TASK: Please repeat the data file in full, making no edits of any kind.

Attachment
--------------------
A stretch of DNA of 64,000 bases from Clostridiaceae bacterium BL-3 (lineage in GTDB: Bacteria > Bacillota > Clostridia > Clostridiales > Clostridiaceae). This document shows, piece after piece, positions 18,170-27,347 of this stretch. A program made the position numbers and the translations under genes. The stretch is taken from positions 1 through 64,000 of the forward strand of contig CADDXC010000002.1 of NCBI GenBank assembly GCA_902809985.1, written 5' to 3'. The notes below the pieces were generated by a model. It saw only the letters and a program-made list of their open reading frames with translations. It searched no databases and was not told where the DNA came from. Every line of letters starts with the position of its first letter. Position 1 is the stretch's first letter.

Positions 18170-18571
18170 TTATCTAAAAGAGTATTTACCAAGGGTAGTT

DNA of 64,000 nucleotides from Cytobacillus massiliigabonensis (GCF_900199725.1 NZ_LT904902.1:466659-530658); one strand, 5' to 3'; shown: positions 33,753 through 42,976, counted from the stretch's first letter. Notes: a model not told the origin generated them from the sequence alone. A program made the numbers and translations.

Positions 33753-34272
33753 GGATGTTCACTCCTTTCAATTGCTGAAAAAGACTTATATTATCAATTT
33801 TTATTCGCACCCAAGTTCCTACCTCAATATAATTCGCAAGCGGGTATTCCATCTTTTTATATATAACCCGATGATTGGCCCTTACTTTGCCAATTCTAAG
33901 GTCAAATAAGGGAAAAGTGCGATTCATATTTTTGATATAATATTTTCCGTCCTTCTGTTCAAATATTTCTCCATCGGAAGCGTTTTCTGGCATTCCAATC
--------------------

A stretch of DNA of 64,000 bases from Clostridiaceae bacterium BL-3 (lineage in GTDB: Bacteria > Bacillota > Clostridia > Clostridiales > Clostridiaceae). This document shows, piece after piece, positions 18,170-27,347 of this stretch. A program made the position numbers and the translations under genes. The stretch is taken from positions 1 through 64,000 of the forward strand of contig CADDXC010000002.1 of NCBI GenBank assembly GCA_902809985.1, written 5' to 3'. The notes below the pieces were generated by a model. It saw only the letters and a program-made list of their open reading frames with translations. It searched no databases and was not told where the DNA came from. Every line of letters starts with the position of its first letter. Position 1 is the stretch's first letter.

Positions 18170-18571
18170 TTATCTAAAAGAGTATTTACCAAGGGTAGTT

DNA of 64,000 nucleotides from Cytobacillus massiliigabonensis (GCF_900199725.1 NZ_LT904902.1:466659-530658); one strand, 5' to 3'; shown: positions 33,753 through 42,976, counted from the stretch's first letter. Notes: a model not told the origin generated them from the sequence alone. A program made the numbers and translations.

Positions 33753-34272
33753 GGATGTTCACTCCTTTCAATTGCTGAAAAAGACTTATATTATCAATTT
33801 TTATTCGCACCCAAGTTCCTACCTCAATATAATTCGCAAGCGGGTATTCCATCTTTTTATATATAACCCGATGATTGGCCCTTACTTTGCCAATTCTAAG
33901 GTCAAATAAGGGAAAAGTGCGATTCATATTTTTGATATAATATTTTCCGTCCTTCTGTTCAAATATTTCTCCATCGGAAGCGTTTTCTGGCATTCCAATC